I settled on Detroit with the hope that a 9-5 internship would help me gain some valuable work experience, since most international programs are less structured. Surprisingly, my challenges, triumphs, and lessons had less to do with the experience of being an intern and more to do with the process of trying to understand a city with a history and set of challenges wildly different than anything I have ever seen. Here are some of the main things I took away from that process:
Brand matters: In a place like Detroit, the “brand” of the city can be so important to its residents that they link the core of their identity to it. To be born and raised in Detroit comes with its challenges, but also carries significance that endows these people with a tremendous amount of pride. Despite attempts of outsiders/corporations to exploit this brand, it will always be clear who the true Detroiters are.
Place matters: Detroit at the present time has a lot of concrete, a lot of blight, and not much green space. Fortunately, there are lots of people doing great work to increase and improve green spaces in the city. This summer I saw how the environment that people are surrounded by drastically affects their mood and quality of life. In this sense, environmental justice, urban planning, and design all come together to bring home that point that EVERYONE deserves access to great public space.
People matter: For decades, historians, newscasters, and common citizens have analyzed the decline of Detroit, and all too often they place the blame on the city’s black population or system of government. I won’t try answer the question of Detroit’s decline, but I will say that through all I’ve read and experienced the main cause of Detroit’s decline is that it lost touch with the most fundamental and important component of the city: the ability to use proximity to connect people and their ideas and talents. When all the jobs were concentrated in a few companies hiring mostly unskilled workers, how could it go any other way? The glory days of American manufacturing are not coming back, but I think that this should be celebrated, not bemoaned. Detroit has a tremendous opportunity to reinvent itself as a city for people forming connections through their ideas and talent, where the production line of the 20th century gives way to the (largely tech-based) innovation of the 21st. I might be biased as a computer science major, and I recognize that it is much easier for a Duke student to make these sort of statements than the average American. Still, this truth remains: cities are not grounded in buildings, roads, stadiums or companies, but in people and their ideas, talents, and connections.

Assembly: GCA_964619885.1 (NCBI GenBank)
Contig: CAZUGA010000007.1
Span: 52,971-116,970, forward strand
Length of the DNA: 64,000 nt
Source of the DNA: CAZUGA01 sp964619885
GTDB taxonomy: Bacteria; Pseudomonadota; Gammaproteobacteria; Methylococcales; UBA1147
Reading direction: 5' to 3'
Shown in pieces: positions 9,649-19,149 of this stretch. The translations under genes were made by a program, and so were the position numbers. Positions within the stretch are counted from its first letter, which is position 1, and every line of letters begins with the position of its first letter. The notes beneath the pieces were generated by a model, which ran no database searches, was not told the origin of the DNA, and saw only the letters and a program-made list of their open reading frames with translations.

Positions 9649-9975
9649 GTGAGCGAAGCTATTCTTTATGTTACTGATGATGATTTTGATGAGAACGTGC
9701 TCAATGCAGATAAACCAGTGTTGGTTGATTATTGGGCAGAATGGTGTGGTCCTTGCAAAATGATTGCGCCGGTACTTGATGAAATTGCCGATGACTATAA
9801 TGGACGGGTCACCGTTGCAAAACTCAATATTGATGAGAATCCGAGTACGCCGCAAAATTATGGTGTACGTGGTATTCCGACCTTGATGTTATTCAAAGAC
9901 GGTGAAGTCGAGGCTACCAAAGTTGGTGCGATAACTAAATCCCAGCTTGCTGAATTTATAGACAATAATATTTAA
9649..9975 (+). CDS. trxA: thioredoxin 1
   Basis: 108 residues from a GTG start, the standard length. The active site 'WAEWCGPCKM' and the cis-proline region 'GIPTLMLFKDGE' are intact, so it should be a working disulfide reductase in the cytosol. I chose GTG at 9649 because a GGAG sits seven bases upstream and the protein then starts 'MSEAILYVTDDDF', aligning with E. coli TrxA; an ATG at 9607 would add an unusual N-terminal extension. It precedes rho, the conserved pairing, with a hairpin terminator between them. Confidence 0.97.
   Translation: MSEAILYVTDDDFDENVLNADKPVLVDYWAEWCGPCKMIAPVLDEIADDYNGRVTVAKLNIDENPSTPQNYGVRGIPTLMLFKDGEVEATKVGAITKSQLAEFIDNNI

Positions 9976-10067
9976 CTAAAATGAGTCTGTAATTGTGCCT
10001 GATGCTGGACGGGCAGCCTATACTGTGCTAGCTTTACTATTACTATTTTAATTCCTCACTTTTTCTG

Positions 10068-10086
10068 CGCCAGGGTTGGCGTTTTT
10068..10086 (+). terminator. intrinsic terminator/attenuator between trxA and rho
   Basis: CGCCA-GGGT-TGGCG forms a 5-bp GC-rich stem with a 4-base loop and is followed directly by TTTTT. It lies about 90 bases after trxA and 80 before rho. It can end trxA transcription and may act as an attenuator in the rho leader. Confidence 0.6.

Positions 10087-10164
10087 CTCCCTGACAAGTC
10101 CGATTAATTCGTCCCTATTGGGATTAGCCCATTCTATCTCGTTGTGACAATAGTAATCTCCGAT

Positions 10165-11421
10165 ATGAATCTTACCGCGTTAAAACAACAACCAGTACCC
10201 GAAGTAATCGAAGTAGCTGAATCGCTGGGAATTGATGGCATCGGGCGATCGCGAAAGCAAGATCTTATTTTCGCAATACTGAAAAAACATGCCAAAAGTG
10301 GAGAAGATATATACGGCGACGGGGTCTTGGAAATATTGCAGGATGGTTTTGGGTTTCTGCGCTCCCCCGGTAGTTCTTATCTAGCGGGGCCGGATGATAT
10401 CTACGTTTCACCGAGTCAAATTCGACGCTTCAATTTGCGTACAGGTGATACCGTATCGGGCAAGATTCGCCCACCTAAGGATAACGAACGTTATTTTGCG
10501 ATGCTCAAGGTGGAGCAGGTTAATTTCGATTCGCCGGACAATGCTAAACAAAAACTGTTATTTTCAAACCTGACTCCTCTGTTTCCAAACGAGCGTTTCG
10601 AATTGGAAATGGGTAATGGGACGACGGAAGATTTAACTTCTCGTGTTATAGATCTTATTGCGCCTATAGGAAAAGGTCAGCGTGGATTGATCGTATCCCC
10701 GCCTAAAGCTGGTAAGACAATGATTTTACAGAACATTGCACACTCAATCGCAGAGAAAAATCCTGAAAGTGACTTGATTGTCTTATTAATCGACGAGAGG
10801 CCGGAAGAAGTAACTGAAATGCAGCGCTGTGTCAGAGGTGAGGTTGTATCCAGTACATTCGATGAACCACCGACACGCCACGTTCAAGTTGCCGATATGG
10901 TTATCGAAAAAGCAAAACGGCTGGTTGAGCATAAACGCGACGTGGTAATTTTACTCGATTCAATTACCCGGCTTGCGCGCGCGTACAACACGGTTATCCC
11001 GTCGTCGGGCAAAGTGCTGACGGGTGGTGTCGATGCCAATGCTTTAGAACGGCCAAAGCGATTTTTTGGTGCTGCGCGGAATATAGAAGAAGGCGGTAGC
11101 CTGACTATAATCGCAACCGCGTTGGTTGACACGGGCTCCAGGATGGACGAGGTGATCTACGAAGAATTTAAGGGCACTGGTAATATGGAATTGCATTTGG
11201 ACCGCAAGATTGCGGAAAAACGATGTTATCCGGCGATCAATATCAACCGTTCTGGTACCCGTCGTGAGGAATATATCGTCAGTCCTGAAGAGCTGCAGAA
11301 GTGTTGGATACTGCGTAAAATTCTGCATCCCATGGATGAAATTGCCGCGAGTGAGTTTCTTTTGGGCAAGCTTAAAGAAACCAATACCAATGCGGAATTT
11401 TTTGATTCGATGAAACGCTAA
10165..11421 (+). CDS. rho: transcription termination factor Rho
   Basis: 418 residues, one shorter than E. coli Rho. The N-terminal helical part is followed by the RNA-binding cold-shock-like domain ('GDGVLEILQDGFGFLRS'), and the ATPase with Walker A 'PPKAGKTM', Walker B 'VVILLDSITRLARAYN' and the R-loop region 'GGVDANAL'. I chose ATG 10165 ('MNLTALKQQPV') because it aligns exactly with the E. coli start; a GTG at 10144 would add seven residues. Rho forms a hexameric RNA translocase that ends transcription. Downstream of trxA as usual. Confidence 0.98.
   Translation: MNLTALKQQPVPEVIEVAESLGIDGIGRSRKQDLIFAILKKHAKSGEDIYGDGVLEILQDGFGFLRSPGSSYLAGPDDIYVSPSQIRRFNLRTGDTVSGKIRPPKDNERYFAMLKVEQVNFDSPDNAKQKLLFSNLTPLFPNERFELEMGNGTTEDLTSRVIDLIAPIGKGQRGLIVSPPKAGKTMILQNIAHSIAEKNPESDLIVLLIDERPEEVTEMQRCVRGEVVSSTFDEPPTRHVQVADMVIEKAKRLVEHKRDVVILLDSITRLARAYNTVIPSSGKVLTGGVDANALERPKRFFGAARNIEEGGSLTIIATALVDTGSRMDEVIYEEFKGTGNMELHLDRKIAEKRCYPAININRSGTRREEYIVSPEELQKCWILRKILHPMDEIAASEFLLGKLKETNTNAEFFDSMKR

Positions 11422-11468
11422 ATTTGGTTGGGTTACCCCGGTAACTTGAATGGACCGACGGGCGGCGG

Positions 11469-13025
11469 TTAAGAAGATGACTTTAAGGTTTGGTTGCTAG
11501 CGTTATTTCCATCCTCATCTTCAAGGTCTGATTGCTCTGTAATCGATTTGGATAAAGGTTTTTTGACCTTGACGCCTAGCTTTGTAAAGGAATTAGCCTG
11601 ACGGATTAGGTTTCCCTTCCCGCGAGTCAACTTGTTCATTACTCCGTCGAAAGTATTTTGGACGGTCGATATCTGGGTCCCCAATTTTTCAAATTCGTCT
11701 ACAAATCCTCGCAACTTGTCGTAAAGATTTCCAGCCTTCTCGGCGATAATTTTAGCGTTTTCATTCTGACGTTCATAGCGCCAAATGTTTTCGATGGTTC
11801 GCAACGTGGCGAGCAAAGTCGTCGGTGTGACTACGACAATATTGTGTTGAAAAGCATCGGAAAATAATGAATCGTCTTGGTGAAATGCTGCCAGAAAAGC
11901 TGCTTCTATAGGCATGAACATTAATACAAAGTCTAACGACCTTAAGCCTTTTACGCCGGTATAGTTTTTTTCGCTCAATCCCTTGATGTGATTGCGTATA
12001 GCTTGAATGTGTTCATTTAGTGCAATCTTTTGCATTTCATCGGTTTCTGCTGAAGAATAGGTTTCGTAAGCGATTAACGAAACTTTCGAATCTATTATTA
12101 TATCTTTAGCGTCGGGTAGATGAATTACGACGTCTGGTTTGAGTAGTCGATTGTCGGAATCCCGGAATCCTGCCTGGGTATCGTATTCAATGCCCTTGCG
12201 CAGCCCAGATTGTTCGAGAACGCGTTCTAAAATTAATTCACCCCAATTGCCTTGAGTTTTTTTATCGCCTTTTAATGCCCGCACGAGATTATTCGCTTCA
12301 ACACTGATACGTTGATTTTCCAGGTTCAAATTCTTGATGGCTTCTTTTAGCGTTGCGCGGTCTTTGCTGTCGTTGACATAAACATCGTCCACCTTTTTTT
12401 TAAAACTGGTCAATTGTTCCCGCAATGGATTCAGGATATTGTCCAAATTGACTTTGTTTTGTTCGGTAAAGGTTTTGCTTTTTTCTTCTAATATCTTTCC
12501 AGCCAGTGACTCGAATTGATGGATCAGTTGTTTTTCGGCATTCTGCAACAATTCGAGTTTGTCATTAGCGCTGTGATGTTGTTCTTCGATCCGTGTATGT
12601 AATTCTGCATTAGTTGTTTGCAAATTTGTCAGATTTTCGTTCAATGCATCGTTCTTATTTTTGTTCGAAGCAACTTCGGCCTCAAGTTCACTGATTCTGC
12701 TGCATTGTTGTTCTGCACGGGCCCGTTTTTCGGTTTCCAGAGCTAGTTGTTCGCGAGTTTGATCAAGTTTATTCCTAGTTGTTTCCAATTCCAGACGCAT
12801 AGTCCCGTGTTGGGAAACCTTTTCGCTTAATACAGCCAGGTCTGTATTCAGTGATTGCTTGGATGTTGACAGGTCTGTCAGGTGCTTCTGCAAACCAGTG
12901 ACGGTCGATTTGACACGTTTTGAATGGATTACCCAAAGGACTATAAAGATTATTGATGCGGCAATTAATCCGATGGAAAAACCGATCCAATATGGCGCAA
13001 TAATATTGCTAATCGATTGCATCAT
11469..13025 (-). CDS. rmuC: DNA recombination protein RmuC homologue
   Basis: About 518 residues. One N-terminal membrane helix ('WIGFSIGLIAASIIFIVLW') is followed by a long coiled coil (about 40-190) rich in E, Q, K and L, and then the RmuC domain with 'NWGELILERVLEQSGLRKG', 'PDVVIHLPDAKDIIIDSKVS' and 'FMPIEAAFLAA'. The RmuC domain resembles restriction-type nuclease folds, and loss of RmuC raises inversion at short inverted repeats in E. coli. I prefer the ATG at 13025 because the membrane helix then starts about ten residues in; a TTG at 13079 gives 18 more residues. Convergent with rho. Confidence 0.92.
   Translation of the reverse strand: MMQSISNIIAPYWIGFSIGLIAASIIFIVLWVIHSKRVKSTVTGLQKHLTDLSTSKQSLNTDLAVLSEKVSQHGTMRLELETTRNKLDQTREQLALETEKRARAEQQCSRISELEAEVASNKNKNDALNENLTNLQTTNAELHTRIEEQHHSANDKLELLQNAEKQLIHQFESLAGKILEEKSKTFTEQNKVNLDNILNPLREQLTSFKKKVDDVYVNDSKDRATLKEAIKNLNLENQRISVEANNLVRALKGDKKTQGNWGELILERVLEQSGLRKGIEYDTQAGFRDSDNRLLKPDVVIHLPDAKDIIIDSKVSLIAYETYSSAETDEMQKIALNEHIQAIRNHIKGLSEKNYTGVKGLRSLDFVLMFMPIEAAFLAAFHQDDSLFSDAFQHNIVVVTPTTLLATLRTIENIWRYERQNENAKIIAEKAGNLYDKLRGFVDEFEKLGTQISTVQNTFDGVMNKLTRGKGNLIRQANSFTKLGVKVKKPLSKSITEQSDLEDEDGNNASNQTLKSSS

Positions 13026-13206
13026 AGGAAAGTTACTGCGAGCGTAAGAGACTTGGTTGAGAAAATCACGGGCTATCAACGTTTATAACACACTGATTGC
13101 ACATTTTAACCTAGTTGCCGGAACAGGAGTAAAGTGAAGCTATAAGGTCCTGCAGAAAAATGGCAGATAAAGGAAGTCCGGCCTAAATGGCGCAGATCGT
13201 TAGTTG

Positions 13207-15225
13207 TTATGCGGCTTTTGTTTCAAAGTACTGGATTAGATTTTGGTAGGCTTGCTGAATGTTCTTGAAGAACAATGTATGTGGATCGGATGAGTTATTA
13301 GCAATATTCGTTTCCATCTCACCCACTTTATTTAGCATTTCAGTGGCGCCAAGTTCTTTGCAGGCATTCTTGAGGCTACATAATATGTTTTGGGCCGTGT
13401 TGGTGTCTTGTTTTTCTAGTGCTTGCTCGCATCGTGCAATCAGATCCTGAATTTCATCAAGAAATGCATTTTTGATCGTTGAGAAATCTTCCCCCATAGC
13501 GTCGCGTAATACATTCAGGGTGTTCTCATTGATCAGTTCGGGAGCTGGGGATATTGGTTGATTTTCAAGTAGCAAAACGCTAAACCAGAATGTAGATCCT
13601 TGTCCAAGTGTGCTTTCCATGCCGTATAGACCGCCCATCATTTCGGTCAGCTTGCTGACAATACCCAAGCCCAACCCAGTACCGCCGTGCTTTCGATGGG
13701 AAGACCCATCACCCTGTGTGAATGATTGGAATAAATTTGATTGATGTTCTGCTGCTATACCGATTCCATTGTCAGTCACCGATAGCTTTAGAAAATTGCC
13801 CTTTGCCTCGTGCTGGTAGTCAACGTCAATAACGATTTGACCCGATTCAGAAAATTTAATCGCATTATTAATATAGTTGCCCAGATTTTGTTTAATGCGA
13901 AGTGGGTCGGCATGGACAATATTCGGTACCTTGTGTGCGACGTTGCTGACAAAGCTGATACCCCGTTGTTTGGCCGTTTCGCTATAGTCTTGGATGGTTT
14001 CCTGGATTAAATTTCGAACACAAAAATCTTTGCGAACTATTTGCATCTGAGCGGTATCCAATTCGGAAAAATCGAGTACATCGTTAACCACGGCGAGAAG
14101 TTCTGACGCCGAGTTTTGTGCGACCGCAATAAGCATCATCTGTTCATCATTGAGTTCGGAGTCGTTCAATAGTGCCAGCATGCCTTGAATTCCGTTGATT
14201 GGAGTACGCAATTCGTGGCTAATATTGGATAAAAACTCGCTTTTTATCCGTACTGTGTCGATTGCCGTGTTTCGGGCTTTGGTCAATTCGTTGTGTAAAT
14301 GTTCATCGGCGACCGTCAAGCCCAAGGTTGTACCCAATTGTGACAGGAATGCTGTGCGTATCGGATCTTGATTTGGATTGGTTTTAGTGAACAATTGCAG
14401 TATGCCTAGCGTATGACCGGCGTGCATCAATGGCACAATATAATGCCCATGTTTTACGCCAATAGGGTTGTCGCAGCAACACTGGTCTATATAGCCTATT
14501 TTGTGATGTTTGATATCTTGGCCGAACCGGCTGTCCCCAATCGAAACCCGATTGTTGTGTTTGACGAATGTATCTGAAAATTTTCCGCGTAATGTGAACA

To add a final thought about my Duke Engage experience, I feel lucky to have had this opportunity to enter a situation that I probably would have never found myself in otherwise. Engage is not without its flaws, but it creates some special opportunities for growth, and it’s impossible to know what you’ll get out of it until you’re on the other side. To anyone reading this and considering Engage in the future, I encourage you to take advantage of the fact that you’ll be getting a stipend to travel somewhere new, have fun, and learn some really valuable lessons. Just remember that once your plane touches down in Thailand, Uganda or Detroit, the rest is up to you.
Thanks to Matt Nash and Katherine Black, the other seven members of our group, and the people of Detroit and the CEDC. In the patchwork of classes, relationships, jobs, and activities that have made up my Duke experience so far, this summer in Detroit was a very important piece.